# Tukey, John Wilder, 1915-

Alternative names## Biographical notes:

Topologist.

From the description of Oral history interview with John Wilder Tukey, 1984 Apr. 11. (Unknown). WorldCat record id: 154352847

From the description of Oral history interview with John Wilder Tukey, 1984 Apr. 11. (University of Minnesota, Minneapolis). WorldCat record id: 63309558

One of the most influential statisticians of the twentieth century, John Wilder Tukey (1915-2000) played a key role in both the development and study of statistics. Upon receiving his Ph.D. in mathematics in 1939 from Brown University, he joined the faculty at Princeton; in 1945, he also began work at Bell Laboratories. Equally committed to both Princeton and Bell Labs, Tukey chose to work concurrently at both institutions. He was also a consultant for many companies, such as Merck and Company, Xerox Corporation, and the Educational Testing Service, and was a frequent advisor to the government for such programs as the US Census. From 1960 to 1980 he led the statistical component of NBC’s election night projections. Among other projects Tukey analyzed Alfred Kinsey's research and examined data on ozone depletion. Tukey made many important contributions to the field of statistics, such as work in time series analysis, exploratory data analysis, and multiple comparisons. Through his work, Tukey developed statistical applications including the Box-and-Whisker Plot, the Stem-and-Leaf Diagram, Cooley-Tukey Fast Fourier Transforms, Tukey’s Paired Comparisons and citation and permutated indices. Tukey's influence extends beyond statistics to everyday language: he was the first to use the word "software" in print and coined words such as "bit" and "linear programming." A prolific writer, John W. Tukey penned more than 500 technical papers and reports and published, among numerous other works. His collected papers amount to eight volumes of work.

John Wilder Tukey was born on June 16, 1915 in New Bedford, Massachusetts. His father, Ralph H. Tukey, taught Latin at New Bedford High School. Barred by nepotism rules from teaching at the same school as her husband, Tukey's mother, Adah Tasker Tukey, became a private tutor. Her son showed intellectual promise early; soon, he became her primary pupil. The largely home-schooled John entered Brown University, graduating in 1936 with a degree in chemistry, earning a master's degree in chemistry in 1937. That year he entered Princeton intending to get a doctorate in chemistry but switched to mathematics (he had been studying both subjects), earning his doctorate in 1939. He published three papers before being awarded his doctorate, which itself in 1940 was published as Convergence and Uniformity in Topology.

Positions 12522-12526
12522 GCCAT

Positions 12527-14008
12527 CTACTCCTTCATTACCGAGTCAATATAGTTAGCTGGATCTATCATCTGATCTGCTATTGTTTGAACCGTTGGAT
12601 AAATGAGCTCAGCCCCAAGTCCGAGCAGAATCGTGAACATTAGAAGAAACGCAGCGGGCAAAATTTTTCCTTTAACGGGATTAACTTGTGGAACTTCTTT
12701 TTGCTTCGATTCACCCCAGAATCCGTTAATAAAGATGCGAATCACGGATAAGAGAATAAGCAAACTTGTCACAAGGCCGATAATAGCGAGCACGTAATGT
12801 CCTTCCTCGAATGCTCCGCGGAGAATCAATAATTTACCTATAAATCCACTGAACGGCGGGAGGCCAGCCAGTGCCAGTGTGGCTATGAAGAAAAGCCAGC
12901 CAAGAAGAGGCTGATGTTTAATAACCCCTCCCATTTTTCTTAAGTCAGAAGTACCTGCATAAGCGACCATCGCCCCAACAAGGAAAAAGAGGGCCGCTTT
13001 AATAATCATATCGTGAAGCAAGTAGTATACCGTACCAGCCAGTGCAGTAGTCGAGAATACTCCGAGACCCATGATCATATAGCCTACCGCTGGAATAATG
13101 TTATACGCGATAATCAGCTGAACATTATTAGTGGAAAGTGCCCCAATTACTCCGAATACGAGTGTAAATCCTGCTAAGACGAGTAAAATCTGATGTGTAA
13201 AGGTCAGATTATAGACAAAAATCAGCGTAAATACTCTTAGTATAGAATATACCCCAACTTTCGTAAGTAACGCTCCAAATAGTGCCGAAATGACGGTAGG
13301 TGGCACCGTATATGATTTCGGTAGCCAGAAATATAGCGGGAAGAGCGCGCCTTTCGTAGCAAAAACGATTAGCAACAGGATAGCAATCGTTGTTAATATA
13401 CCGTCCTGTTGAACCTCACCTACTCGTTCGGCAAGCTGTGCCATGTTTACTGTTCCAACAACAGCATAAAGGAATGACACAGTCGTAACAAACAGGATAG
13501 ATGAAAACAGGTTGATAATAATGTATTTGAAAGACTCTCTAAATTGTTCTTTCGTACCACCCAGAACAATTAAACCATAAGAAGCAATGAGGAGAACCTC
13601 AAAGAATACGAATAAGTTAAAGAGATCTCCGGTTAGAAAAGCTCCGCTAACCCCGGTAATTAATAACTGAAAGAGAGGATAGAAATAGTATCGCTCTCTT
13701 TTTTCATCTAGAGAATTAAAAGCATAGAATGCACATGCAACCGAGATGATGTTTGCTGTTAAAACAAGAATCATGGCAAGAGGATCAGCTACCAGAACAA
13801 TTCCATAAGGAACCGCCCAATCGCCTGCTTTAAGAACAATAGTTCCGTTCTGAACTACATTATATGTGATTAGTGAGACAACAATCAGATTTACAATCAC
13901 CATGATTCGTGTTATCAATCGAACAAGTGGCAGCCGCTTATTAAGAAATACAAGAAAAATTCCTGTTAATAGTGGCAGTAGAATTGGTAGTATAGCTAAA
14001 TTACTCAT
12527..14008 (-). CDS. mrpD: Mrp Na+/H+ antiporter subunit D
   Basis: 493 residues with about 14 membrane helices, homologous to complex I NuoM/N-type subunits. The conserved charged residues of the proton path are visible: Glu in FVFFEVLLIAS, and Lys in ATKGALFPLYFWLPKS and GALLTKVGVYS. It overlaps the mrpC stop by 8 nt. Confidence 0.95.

Hired at Princeton as an instructor after receiving his doctorate, Tukey remained on the faculty throughout World War II. However, his talents for data analysis were recognized as being useful to the war effort. Thus, he joined the Fire Control Research Office, headquartered in Princeton. There, he worked on ballistics, range finding, and other fire control problems. Among his colleagues were Wilfrid Dixon, Merrill Flood, William Cochran, and Stanley Wilks. (Tukey also worked at the Princeton branch of the Frankfort Arsenal Fire Control Design Division.)

Soon after the war, Tukey was made associate professor of mathematics (Frederick Mosteller was his first doctoral student) and steadily rose through the academic ranks: professor of mathematics (1950-65); professor of statistics (1965-85), a department he helped found and served as chair until 1970; Donner Professor of Science (1976-85); Tukey moved to emeritus status in science and statistics in 1985, when he also became Senior Research Statistician. Tukey's amazing mathematical gifts were also put to use by Princeton's administration. From 1945-70 he was chair of the academic scheduling committee. While lying on his back on a table, people would read to him the scheduling complexities. Tukey would solve the problems in his head and quickly call out solutions.

As an academic statistician Tukey made numerous contributions to his field. According to A. D. Gordon, as a practicing statistician, Tukey believed in:

the usefulness and limitation of mathematical statistics; the importance of having methods of statistical analysis that are robust to violations of the assumptions underlying their use; the need to amass experience of the behaviour of specific methods of analysis in order to provide guidance on their use; the importance of allowing the possibility of data's influencing the choice of method by which they are analyzed; the need for statisticians to reject the role of 'guardian of proven truth', and to resist attempts to provide once-for-all solutions and tidy over-unifications of the subject; the iterative nature of data analysis; implications of the increasing power, availability and cheapness of computing facilities; the training of statisticians. 1